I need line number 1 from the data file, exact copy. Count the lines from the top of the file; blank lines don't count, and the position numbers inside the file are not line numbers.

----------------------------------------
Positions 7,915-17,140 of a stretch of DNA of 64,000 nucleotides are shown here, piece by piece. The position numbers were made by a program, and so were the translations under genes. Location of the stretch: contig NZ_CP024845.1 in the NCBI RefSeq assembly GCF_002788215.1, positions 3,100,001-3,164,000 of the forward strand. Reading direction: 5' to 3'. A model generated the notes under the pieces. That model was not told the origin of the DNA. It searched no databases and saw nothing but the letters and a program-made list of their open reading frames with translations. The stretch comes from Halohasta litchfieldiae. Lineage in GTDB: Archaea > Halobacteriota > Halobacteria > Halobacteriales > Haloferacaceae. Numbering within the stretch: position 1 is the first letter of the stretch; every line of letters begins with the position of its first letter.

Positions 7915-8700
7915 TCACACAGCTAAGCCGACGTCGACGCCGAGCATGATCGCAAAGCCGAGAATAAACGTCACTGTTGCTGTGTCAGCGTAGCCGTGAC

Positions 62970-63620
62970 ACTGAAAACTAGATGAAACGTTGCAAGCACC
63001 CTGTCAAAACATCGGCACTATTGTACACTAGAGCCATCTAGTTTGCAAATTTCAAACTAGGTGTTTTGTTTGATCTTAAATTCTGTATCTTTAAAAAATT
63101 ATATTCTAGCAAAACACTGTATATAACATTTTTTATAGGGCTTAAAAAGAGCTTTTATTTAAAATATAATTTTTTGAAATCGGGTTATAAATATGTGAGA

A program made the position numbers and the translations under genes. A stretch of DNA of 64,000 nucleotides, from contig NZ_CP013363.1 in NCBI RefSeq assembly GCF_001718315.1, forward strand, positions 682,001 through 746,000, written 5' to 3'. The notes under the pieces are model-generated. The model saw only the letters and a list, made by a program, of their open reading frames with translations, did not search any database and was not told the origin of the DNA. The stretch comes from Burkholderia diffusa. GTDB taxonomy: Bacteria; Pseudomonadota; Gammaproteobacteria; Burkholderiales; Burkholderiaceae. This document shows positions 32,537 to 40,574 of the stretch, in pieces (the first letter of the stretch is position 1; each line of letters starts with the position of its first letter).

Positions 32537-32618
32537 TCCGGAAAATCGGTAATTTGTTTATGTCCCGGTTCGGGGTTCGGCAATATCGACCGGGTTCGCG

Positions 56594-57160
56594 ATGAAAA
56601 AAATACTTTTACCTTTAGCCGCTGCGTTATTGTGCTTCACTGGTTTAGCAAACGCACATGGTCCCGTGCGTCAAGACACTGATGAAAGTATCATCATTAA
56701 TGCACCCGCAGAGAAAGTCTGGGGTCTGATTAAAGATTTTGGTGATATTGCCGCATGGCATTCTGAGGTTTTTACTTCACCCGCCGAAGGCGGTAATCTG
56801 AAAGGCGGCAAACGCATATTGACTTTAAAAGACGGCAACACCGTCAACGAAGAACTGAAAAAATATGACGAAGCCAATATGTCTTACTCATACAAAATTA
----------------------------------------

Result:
Positions 7,915-17,140 of a stretch of DNA of 64,000 nucleotides are shown here, piece by piece. The position numbers were made by a program, and so were the translations under genes. Location of the stretch: contig NZ_CP024845.1 in the NCBI RefSeq assembly GCF_002788215.1, positions 3,100,001-3,164,000 of the forward strand. Reading direction: 5' to 3'. A model generated the notes under the pieces. That model was not told the origin of the DNA. It searched no databases and saw nothing but the letters and a program-made list of their open reading frames with translations. The stretch comes from Halohasta litchfieldiae. Lineage in GTDB: Archaea > Halobacteriota > Halobacteria > Halobacteriales > Haloferacaceae. Numbering within the stretch: position 1 is the first letter of the stretch; every line of letters begins with the position of its first letter.